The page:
In a powerful and timely statement, Dallas Mayor Eric Johnson reflected, “It is vital that the City of Dallas take leadership and stand in solidarity with its Asian residents and business owners to send a message that hate-motivated behavior or violence will not be tolerated.” I want us to take his statement one step further. It is on me and you – on all of us – to enact Mayor Eric Johnson’s words and stand united in solidarity to empower minority communities to feel comfortable and safe being their authentic self in our community.
There is too much hate around us. The Federal Bureau of Investigations (FBI) reports that there were over 7,000 hate crimes committed in the United States in 2019. Given that the Bureau of Justice Statistics estimates that only about 3% of hate crimes are actually reported to the FBI, it can be estimated that approximately a quarter million hate crimes took place in that year alone!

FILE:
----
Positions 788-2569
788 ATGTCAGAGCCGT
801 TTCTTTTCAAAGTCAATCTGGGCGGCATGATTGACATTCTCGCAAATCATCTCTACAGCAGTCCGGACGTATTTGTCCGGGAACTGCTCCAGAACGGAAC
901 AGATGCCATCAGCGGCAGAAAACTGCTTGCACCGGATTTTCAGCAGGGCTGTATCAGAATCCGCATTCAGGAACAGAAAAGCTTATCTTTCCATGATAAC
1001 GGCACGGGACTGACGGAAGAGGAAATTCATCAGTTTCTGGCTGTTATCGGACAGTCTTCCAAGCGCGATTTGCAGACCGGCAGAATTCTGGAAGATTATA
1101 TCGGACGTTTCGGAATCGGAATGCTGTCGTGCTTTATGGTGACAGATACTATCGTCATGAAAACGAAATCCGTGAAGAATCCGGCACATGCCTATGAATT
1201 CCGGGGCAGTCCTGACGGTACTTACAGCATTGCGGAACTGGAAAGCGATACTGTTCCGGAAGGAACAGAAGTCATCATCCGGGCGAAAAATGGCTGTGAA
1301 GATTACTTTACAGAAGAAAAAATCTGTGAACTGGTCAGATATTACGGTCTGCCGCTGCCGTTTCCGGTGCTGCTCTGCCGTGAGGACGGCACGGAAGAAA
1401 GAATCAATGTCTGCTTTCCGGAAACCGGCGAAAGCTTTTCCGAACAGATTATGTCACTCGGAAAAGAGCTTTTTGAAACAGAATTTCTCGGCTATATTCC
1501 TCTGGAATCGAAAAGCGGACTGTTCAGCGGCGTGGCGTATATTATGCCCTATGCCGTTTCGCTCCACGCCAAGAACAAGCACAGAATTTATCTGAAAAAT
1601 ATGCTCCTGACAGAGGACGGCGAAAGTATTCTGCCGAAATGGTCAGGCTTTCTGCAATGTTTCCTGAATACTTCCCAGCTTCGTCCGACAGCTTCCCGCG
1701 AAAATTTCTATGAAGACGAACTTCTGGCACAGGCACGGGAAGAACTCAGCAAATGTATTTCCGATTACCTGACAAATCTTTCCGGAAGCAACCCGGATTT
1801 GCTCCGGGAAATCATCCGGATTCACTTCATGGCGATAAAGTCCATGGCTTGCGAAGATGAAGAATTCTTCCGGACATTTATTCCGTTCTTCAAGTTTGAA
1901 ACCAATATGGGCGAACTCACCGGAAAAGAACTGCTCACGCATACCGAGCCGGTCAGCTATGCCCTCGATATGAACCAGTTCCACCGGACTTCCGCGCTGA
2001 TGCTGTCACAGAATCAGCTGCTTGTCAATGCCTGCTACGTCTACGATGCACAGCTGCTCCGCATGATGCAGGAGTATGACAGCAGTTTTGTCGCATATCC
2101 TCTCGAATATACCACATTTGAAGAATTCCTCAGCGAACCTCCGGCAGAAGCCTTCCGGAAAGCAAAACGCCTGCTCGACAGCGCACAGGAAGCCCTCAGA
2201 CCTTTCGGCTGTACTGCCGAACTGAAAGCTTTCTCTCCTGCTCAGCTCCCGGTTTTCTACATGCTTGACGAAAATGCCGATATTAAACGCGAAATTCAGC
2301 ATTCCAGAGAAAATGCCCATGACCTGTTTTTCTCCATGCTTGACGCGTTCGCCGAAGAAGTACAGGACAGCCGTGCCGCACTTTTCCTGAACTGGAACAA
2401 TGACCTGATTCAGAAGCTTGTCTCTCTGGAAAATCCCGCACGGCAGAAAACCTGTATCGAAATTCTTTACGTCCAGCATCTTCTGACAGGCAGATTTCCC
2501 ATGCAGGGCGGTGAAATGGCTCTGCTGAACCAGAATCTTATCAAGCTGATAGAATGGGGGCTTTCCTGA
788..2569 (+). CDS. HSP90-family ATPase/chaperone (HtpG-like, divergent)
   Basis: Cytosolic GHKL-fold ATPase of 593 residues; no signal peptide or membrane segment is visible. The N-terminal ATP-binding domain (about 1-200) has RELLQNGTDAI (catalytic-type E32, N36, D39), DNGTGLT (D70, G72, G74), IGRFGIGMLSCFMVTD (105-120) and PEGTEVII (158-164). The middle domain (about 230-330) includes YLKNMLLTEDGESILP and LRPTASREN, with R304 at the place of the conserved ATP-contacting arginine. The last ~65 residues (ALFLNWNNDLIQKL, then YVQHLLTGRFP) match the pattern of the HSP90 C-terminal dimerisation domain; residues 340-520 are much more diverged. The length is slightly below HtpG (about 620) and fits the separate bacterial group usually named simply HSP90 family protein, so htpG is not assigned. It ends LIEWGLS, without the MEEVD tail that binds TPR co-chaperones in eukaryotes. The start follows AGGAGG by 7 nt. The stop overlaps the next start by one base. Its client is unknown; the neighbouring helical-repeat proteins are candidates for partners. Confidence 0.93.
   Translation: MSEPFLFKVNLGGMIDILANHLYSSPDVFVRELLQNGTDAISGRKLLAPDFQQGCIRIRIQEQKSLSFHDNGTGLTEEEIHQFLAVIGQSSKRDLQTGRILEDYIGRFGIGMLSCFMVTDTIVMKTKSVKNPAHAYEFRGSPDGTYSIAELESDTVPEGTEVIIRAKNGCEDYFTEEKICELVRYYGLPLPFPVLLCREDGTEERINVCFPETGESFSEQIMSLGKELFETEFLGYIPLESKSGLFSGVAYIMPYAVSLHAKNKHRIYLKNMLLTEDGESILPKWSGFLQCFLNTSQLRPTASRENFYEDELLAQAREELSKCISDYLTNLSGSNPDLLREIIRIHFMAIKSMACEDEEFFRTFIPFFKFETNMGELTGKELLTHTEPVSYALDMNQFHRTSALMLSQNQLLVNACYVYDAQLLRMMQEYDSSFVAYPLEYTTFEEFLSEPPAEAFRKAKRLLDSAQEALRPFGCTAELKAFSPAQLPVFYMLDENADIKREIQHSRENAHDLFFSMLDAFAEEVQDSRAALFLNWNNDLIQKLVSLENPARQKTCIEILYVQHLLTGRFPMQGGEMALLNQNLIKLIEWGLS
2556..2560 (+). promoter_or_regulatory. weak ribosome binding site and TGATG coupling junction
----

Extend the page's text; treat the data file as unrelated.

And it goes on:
Earlier this month, the American Jewish Committee (AJC) and the City of Dallas Office of Equity and Inclusion convened a panel of leaders from our local American Asian Pacific Islanders (AAPI) community to talk about the current wave of hate against the AAPI community. Both overt acts of hate and more subtle expressions of intolerance like discrimination were discussed. Perhaps more importantly, panelists affirmed the need and opportunities to step up, support one another, and celebrate one of the most diverse communities in America. One panelist reflected, “We don’t need to suffer in silence. There are people willing to step up.”
Together, we can eradicate hate. Yet, there is a new dangerous game of comparative identity politics at play that instigates divisive and destructive tension and hierarchy between marginalized communities. Hate is always hate, and adversity is always adversity. Only together, uniting creed, religion, and ethnicity, can we fulfill the words of The Preamble of the Constitution and truly make a more perfect union.
About the Author: Joshua Yudkin currently serves on the ACCESS Board for AJC Dallas. He is an epidemiologist by training who was recently awarded a Fulbright research grant and works at the intersection of community building and public health.